Dick Miller, California Honky tonk (1955-1961): the birth of the Bakersfield sound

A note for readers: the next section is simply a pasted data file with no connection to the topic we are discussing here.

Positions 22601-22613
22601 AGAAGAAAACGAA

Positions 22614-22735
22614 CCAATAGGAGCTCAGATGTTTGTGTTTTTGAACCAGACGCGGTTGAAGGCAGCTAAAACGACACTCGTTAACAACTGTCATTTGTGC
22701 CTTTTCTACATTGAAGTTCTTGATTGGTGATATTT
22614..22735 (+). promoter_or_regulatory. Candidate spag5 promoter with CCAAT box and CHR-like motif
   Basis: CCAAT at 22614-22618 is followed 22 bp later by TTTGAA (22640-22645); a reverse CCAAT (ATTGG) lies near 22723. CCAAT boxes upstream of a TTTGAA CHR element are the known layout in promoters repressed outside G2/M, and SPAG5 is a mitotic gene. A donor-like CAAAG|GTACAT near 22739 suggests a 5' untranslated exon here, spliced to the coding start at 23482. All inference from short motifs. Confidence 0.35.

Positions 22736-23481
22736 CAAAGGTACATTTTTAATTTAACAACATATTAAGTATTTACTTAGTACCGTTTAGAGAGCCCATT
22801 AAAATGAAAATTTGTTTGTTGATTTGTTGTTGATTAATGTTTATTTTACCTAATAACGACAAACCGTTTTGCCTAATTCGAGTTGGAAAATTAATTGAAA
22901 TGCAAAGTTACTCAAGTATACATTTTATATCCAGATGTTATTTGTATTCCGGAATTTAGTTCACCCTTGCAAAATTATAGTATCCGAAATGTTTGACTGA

I’ll try to give the story the best I can. My dad’s family were farmers: grandad was a dutch/german immigrant and grandma was cherokee indian. When my dad was old enough, he couldnt wait to get off the farm, so towards the end of the second world war, he joined the air force where he worked in the hospital and was involved with the u.s.o. My mom and dad met in the service; mom had just returned from being in Japan for four years as part of the occupation force. They met, fell in love and got married, mom became pregnant and I was born at Bowlings Air Force base in Washington, DC. My dad wanted to break into the music business, as he already had been doing u.s.o. shows for the troops, so it was decided to get out of the service and head to southern California: it was 1951 and the beginning of hillbilly and rockabilly, although they didnt call it rockabilly, they called it country and later as the honky tonks started poppin’ up everywhere, they began to call it honky tonk music and because many of the artists themselves came from the country and the hills, they also called it hillbilly, for the purest though I call it honky tonk music. Papa nicks, the blue room, the hitching post, jubilee ballroom, the palomino are just a few of the many honky tonks, that my dad and others like him played everynight, dad drove a truck for his day job and worked the honky tonks at night. As at two a.m. in the morning all the bars in southern california close, so its grab a bottle and everybody head over to the house for a jam session. I can tell you they all came through our house at one time or another, everyone from Little Jimmy Dickens to (Ralph) Mooney on steel to Eddie Drake, Ferlin Husky to Hank Snow. In the garage they would play until the sun came up, those were the days when they created what they call today the Bakersfield sound, working in those small recording studios like Aggie and Toppa, two of the labels my dad was on as well as M&M and Mercury and Sundown. I remember this old honky tonk piano my dad got somewhere, it had a very unique sound and they had it in the garage, so they could jam all night after the honky tonks closed. So when it was time to record “Make Room For The Blues”, my dad wanted that true honky tonk sound, so they took the piano to the studio and that’s the one you hear on the song as well as on “World’s Champion Fool”, I really loved that old piano and always will wonder what became of it. In 2008 Dick Miller passed away, but what he left us is something that we can all cherish, good old honky tonk music that you can still dance to today. God bless and thanx for your interest & love of this wonderful music, feel free to edit this to suit your needs at your blog, also have many more pics and have 8 tunes on my hard drive and a big cardboard box full of reel to reel tape from the old days, am working on a best of compilation of Dick Miller and his band to release on compact disc in the very near future. Please stay in touch, am always around and love to chat, Roger.  (more…)